Built in 1838, although you will hardly notice it with the contemporary finishes, Lochness Inn is a favorite among hiker's on the Great Glen Way. The restaurant and bar serve highland fare and local whiskeys. The location is directly at the beginning of town, so you need not search far for this Great Glen gem.

Kingsmill Hotel


Cap off your adventure in style. The Kingsmill Hotel is a luxury hotel, with everything you need to pamper yourself. A spa, bar with extensive spirit collection and a gastronomic restaurant are all here for your indulgence. You've earned it.
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Practical info


not available

The hiking season generally runs from the beginning of April to the middle of October. From November to March, snow is possible, which makes navigation more challenging. Furthermore, some of the guest houses close down during the winter. Midges, annoying biting flies are worst during the summer months, especially after heavy rains.


Self guided

Self-guided does not mean you are alone. We help you coordinate and plan your trip beforehand. Once you are on your way, we provide 24 hour customer service in case there are any issues on the trek.


Service categories

Pygmy Itineraries

The Pygmy Itinerary consists of:

  • Your customized Travel Handbook which includes maps, elevation gains and references to transport and alternative routes.
  • A virtual briefing before you depart.
  • Customer support throughout your trek via text and phone.
  • Access to a premium Gaia GPS app.
  • GPX file of the main road.
  • A Before You Go Email Series to answer the most frequently asked questions.
  • Customization and consultation of your itinerary. Booking of your reservations and handling logistics related to your trek.


Challenge Level

Technical Ability

Level : Low

Mental Strength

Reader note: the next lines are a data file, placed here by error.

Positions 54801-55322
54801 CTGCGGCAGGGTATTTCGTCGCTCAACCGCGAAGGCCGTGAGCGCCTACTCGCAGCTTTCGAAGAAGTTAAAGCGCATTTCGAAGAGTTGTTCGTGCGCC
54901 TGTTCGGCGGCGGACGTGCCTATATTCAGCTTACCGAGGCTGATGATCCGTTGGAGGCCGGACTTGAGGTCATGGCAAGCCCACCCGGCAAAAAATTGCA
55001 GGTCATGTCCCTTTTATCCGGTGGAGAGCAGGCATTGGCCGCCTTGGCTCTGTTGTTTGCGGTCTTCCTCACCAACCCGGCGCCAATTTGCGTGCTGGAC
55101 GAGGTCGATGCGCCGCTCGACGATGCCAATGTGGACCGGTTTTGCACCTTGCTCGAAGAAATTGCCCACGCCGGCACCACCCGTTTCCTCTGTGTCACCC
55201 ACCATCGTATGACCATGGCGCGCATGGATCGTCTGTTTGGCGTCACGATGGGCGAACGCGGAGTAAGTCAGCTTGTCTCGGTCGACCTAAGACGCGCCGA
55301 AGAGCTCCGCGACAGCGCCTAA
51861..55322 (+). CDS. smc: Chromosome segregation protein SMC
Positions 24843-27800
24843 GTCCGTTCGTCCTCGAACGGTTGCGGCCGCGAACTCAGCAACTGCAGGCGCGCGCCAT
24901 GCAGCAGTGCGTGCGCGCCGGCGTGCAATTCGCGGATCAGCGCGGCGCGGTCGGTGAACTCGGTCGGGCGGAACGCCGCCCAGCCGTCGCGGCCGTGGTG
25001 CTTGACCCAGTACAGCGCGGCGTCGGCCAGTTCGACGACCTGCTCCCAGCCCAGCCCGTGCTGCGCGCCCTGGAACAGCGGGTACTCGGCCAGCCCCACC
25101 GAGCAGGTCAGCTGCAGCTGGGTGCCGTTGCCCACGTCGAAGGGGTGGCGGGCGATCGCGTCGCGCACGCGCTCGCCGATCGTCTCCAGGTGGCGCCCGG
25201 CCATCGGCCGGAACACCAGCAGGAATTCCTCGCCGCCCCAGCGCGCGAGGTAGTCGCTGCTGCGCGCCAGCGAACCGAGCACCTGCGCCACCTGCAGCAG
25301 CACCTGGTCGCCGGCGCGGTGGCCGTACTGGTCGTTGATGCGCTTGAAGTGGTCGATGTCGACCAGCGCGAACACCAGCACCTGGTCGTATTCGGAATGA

Level : Low

Physical Conditioning

Level : Medium

The price of 1,450 USD per person is for a seven night tour, however we customize the tour to fit your budget and preferences. 

Included in the base itinerary: 

  • 7 nights accommodation
  • Baggage transfers to keep you trekking light. 
  • Breakfast at all locations. 
  • Public transport explanation
  • Personalized App containing all documents and schedule.
  • Personalized itinerary with customization
  • Customer service: smoothing out the headaches 24/
  • Private transport from Inverness to Fort William

Optional Add-ons

  • Travel insurance
  • Rest days and free days in Fort William, Fort Augustus or Inverness
  • Extension to the West Highland Way
  • Transport back to Glasgow from Inverness


  • Airfare
  • Public transport and taxi fees if used in situ

Talk to our Adventure Expert

Our Managing Director, Andrew, has been to over 40 countries in his quest for the perfect adventure. He has biked the death road in Boiliva, trekked 500 miles across northern Spain on the Camino de Santiago, cycled from Brussels to Florence and hiked the five sacred mountains of China. Pygmy Elephant is how he spreads his love for adventure and self discovery in the world.